The current Senate proposal would boost eligibility from double the federal poverty level to triple, a move that is estimated to boost enrollment from about 7 million to 11 million. A GAO report last year indicated that previous expansion proposals would "crowd out" private insurance for children as parents opt for less expensive public insurance.
According to wire service reports, the Senate Tuesday booted two proposals from the GOP, one of which would have required states to document 95% enrollment of eligible children before expanding eligibility to documented immigrant children and pregnant women prior to the lapse of a five-year waiting period.
The Senate bill is projected to increase spending by more than $32 billion over 4.5 years. Sen. Orrin Hatch (R-Utah) is said to have stated that his and Grassley's support for previous iterations of the bill, which put them at odds with most of their party, was based on understandings regarding the income limits and immigrant provisions. Hatch is quoted as saying he would not vote for the bill as currently written.
White paper says more care not better
The authors of the Dartmouth Atlas, seen as the definitive study of the mismatch between healthcare spending and outcomes, have published a new white paper that re-states the proposition that more healthcare is not better, but goes a step further.
According to a Dec. 17 statement posted at the web site for the Dartmouth Institute for Health Policy and Clinical Practice (Lebanon, New Hampshire), the problem with consumption of healthcare services hinges to some extent on supply, and they make the corollary case that coverage can be expanded without inducing a financial hangover on future generations.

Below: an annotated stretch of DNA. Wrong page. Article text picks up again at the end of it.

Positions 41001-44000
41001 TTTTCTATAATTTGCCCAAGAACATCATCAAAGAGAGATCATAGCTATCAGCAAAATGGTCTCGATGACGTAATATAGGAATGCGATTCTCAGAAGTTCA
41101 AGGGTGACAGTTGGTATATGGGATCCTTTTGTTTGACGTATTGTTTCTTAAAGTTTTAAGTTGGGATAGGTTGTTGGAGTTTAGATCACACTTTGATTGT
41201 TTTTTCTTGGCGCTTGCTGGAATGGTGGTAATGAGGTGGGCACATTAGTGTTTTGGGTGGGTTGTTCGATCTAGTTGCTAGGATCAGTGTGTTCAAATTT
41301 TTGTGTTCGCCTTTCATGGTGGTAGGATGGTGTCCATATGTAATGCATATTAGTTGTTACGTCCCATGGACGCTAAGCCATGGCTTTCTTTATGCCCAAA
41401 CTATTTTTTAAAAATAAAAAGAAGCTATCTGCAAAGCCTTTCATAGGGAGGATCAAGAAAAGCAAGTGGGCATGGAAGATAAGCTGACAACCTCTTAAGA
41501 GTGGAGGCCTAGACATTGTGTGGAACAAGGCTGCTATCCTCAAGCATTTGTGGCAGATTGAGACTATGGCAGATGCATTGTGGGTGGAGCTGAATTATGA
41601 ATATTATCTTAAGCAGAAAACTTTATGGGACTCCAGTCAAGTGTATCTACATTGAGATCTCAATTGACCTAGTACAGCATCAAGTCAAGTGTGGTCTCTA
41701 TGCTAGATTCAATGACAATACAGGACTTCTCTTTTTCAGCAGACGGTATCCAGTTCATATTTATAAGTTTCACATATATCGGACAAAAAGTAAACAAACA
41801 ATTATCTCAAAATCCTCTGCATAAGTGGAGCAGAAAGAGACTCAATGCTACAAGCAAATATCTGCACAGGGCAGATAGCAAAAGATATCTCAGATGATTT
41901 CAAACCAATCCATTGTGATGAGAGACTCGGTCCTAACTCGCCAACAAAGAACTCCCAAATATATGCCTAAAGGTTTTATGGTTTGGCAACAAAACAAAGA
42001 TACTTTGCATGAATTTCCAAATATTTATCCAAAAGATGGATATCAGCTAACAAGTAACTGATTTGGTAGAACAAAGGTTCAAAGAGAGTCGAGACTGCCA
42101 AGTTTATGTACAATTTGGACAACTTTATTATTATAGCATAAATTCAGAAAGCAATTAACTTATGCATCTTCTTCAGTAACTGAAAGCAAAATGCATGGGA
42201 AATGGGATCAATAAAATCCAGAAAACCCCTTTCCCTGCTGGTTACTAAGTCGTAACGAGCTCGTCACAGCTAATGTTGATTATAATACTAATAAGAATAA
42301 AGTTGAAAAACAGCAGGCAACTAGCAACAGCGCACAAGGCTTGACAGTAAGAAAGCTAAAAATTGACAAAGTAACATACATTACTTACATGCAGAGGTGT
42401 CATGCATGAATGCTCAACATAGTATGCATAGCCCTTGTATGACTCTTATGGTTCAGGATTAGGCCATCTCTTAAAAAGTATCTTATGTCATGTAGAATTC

"Most analyses of coverage reform predict that we will spend more as a nation on health care once the uninsured gain coverage and begin consuming more care," the statement says, but the authors of the study in question, John Wennberg, MD, and Shannon Brownlee, argue that "covering everyone will have a much smaller impact on the trend in health care costs, provided that capacity is not increased" (emphasis theirs).
Unfortunately, the authors offer no advice on how to control capacity, offering only suggestions on how to promote organized care systems. The statement says that if "lower-performing, higher-cost, higher intensity hospitals and providers to adopt the practices of ... high-value integrated systems, costs would be greatly reduced. Most importantly, patients would receive better care."